94. Pablo Gilabert – Concordia University, Canada

  95. Patrick O’Mahonny – University College Cork –Ireland

  96. Pedro Augusto Pinho – UES-RJ/UFRJ, Brazil

  97. Pedro Federici Araujo – PUC/RJ – Brasil

  98. Philipp Schink – J.W. Goethe Universität Frankfurt, Germany

  99. Philippe Sonnet – Université Catholique de Louvain, Belgium

  100. Pierre Schwarzer – Universität Witten/Herdecke, Germany

  101. Radu Neculau – University of Windsor, Canada

  102. Rahel Jaeggi – Humboldt University Berlin, Germany

  103. Rainer Forst – University of Frankfurt, Germany

  104. Richard Stahel – University of Constantin the Philosopher in Nitra, Slovak Republic

  105. Robert Fine – Warwick University, UK

  106. Roberta Ramos Marques – Universidade Federal de Pernambuco, Brazil

  107. Robin Celikates – University of Amsterdam, The Netherlands

  108. Rodrigo Cordero – Universidad Diego Portales –Chile

  109. Ronan Kaczyznski – Goethe University, Germany

  110. Rosie Worsdale – University of Essex, UK

  111. Ruy Fausto – USP/Université de Paris 8, Brazil/France

  112. Sandra Cruz – UNIFESP, Brazil

  113. Steven L. White – Wayne State University, USA

  114. Susan L. Foster – UCLA, USA

  115. Thomas Fossen – Leiden University, The Netherlands

  116. Valerio Fabbrizi – University of Rome, Tor Vergata, Italy

  117. Wolfgang Heuer – Freie Universität Berlin, Germany

  118. Yara Frateschi – UNICAMP, Brazil

  119. Zuzana Uhde – Czech Academy of Sciences, Czech Republic

5 comentários

  1. Fora Temer

    “O grupo que está no poder é uma quadrilha de ladrões, de  bandidos orgânicos da vida republicana brasileira.”

    Ciro Gomes

  2. Vários manifestos coletivos e

    Vários manifestos coletivos e textos individuais de intelectuais, artistas e políticos do mundo contra o golpe, esse agora com o apoio de Habermas, um dos últimos grandes filósofos vivos. E a mídia golpista no Brasil não os noticia. Isso sem falar em artigos, reportagens e até editoriais dos principais jornais mundiais.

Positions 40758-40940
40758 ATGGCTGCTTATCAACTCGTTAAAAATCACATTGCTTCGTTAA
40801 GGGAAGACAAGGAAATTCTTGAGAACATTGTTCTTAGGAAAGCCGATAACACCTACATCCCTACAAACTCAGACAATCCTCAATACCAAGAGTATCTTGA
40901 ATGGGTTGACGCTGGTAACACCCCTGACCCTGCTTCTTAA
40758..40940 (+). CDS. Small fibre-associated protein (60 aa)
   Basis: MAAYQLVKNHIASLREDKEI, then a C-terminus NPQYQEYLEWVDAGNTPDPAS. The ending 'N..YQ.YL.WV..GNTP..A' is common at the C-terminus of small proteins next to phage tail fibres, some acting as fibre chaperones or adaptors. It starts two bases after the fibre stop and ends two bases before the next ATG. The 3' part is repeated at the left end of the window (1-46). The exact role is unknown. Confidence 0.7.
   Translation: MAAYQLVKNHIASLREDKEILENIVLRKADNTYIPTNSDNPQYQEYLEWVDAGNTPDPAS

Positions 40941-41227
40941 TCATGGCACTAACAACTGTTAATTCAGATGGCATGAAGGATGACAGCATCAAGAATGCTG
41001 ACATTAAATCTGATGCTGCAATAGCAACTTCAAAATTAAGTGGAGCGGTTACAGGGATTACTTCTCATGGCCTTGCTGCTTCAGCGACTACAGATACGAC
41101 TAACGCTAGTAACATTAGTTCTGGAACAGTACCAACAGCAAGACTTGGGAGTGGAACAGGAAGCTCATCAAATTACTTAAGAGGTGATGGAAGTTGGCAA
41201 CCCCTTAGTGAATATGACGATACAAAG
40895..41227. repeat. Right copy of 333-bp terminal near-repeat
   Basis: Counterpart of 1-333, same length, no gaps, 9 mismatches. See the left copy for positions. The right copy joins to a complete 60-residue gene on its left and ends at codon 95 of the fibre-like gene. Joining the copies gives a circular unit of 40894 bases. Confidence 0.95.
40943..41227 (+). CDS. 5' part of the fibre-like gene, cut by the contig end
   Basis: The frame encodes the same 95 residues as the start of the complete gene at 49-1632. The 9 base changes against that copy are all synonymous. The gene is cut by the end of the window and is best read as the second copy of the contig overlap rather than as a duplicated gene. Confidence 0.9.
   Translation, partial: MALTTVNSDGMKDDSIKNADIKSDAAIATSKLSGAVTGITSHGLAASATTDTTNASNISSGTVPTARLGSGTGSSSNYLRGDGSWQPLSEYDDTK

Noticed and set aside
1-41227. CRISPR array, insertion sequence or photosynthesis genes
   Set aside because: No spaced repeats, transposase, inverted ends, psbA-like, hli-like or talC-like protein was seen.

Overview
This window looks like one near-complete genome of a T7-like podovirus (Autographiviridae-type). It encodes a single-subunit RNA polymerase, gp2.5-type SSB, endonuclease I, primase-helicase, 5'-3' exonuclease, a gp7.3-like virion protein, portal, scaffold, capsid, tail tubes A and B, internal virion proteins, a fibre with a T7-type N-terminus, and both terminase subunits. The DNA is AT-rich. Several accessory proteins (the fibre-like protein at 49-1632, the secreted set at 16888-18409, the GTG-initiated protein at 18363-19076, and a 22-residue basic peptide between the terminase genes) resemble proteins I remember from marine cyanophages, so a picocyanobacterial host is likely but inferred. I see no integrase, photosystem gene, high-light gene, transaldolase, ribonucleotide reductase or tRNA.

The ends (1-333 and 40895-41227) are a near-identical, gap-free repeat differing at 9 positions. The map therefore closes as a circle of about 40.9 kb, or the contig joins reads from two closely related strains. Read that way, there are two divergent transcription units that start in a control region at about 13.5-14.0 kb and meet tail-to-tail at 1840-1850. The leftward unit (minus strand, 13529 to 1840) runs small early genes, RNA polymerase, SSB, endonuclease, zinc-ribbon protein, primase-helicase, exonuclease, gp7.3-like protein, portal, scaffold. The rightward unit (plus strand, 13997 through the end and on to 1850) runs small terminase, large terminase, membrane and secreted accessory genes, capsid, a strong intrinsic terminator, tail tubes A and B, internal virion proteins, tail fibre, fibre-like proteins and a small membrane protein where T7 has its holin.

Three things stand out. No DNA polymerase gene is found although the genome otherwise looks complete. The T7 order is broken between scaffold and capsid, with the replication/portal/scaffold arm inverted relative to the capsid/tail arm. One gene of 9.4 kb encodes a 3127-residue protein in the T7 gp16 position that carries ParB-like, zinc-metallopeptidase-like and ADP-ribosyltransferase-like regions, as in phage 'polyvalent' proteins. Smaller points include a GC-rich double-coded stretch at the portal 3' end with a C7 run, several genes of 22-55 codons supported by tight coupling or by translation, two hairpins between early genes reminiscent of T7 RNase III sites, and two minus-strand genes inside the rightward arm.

Como disse Lula, para a mídia golpista do Brasil Dilma desapareceu, não existe mais. Aliás, quando falam dela, de Lula e do PT é só pra difamar.

    Vergonha internacional o jornalixo brasileiro.

  3. Um leque muito amplo de
    Um leque muito amplo de instituições de pesquisa ao redor do mundo em países com tradições políticas muito distintas. Isso prova o grau de rejeição do golpe no mundo. Tem até uma parente do Papa.

  4. Democracia

    Não avisaram aos acadêmicos que não fecharam jornais,não censuraram a Imprensa, não fecharam o Parlamento, e foi tudo feito de acordo com a Suprema Corte(STF)…

    Mal informados por mal intencionados.

    Aliás ,prenderam outro ladrão que foi super importante nestes governos populistas-demagógicos que finalmente cairam,por si.

    Aloísio Daher de Melo.

    • Descoberta astronômica: umbigo de tucano golpista é buraco negro

      Alô, ísio, quer dizer que tantos profissionais da ciência, que têm como ferramenta de trabalho uma metodologia chamada Método Científico- já ouviu falar?-  que consiste em checar as fontes, foram desinformados pelos petralhas? Ou se venderam por mortadela?